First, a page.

“The flesh”—in Scripture this expression means the whole of our Adamic nature in its present condition under the power of sin. It includes our whole being—spirit, soul and body. After the fall, God said, “man is flesh” (Gen 6:3). All his powers, intellect, emotions, will—all are under the power of the flesh. But the Word says, “They that are of Christ Jesus have crucified the flesh.” Men often speak of crucifying the flesh as a thing that has to be done. Scripture always speaks of it as a thing that has been done, an accomplished fact*. “Knowing this, that our old man was crucified with Him.” “I have been crucified with Christ.”

    Everyone who accepts Christ receives Him as the Crucified One, receives not only the merit, but the power of His crucifixion, is united and identified with Him, and is called on intelligently and voluntarily to realize and count upon that identification (Rom 6:11). “They that are of Christ Jesus” have, in virtue of their accepting the crucified One as their life, given up their flesh to the Cross which is of the very essence of the person and character of Christ as He now lives in heaven; they “have crucified the flesh with its passions and lusts.”

    If I know the Cross in its Substitution, but not, as Paul gloried in it, in its Fellowship (Gal 6:14), I never can experience its power to sanctify. As the blessed truth of its Fellowship dawns upon me, I see how by faith I enter into and live in spiritual fellowship with the Lord Jesus who, as my Head and my Life, made and proved the Cross the only ladder to the Throne. Hence I accept the Cross, with its death to what is flesh, secured to me in the Lord Jesus, as the only way to become free from the power of the old man, and to walk in the new life by the Spirit of Christ.

    - Andrew Murray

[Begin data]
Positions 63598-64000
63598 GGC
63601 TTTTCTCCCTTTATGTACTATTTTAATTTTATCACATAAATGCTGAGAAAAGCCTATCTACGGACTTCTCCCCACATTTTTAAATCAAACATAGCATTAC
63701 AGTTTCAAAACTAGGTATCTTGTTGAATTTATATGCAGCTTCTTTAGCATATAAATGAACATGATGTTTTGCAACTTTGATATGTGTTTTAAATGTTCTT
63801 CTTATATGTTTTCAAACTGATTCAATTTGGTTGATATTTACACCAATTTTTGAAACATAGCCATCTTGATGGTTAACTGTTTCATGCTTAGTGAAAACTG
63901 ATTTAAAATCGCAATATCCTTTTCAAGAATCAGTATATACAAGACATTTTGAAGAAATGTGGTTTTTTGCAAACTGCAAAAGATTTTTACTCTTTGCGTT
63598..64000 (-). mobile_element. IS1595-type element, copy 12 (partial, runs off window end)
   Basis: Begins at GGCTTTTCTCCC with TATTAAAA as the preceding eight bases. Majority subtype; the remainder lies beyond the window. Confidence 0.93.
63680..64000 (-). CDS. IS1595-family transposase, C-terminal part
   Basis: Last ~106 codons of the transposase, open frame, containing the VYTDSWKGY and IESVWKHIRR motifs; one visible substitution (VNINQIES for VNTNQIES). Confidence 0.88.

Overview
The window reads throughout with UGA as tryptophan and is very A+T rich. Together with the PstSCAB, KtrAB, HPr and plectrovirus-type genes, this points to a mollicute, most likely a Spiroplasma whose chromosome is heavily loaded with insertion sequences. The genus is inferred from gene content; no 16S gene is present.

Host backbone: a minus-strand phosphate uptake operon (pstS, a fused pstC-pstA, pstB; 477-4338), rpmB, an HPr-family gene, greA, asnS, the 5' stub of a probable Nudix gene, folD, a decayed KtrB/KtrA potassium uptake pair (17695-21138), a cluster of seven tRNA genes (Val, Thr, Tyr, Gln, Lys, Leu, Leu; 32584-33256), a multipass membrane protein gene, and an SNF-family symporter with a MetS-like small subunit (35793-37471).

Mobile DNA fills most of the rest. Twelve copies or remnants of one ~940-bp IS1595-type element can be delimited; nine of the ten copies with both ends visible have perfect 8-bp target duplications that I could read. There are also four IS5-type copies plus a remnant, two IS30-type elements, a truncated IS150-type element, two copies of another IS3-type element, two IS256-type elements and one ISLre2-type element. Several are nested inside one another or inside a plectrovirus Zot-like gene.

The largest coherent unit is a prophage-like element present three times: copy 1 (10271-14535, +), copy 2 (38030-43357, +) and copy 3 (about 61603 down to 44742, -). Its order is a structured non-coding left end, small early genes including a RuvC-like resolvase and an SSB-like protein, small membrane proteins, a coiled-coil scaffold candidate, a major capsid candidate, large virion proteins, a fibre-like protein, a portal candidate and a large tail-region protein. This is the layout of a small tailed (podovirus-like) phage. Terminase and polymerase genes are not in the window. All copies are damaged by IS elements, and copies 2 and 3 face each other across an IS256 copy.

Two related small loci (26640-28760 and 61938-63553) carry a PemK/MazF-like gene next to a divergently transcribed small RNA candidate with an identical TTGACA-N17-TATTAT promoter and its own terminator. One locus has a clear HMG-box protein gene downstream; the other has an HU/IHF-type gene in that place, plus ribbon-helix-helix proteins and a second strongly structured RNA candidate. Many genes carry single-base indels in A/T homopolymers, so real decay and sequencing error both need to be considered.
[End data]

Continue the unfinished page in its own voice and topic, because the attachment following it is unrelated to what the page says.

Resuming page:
Poster’s Opinion:
    *”Scripture always speaks of it as a thing that has been done, an accomplished fact”: It is the Spirit using the power of the “Cross,” which was effected by Christ that establishes crucifixion of the believer upon rebirth and through the believer’s entire Christian walk. This is the Cross which judges and condemns sin (Rom 8:3) and also restrains (as one still alive on the cross but restrained from dominating—Rom 6:6) the “old man” (flesh; sinful nature) from ruling (Rom 6:12, 14) the believer, but does not restrain from tempting the believer (Rom 7:17, 20).

    The “cross” which we take up daily (Luke 9:23) does not involve power over sin but reveals established power over sin, which the Lord has effected and which the Spirit applies. The believer’s cross manifests God’s power over the dominion of sin as the believer “endures hardness” (2Tim 2:3) by way of God’s enablement (1Cor 10:13). Through our Christian life God progressively increases our maturity level in this all important part of the Christian walk, which makes us “partakers of Christ's sufferings” (1Pet 4:13). We see our instruction in this the most by being more patient in each hardness (“trial”) through knowing that whatever the difficulty, it is already, without fail, purposed by God for our “good” (Rom 8:28). This includes any and all occurrences, regardless whether or not we unintentionally produced it by error.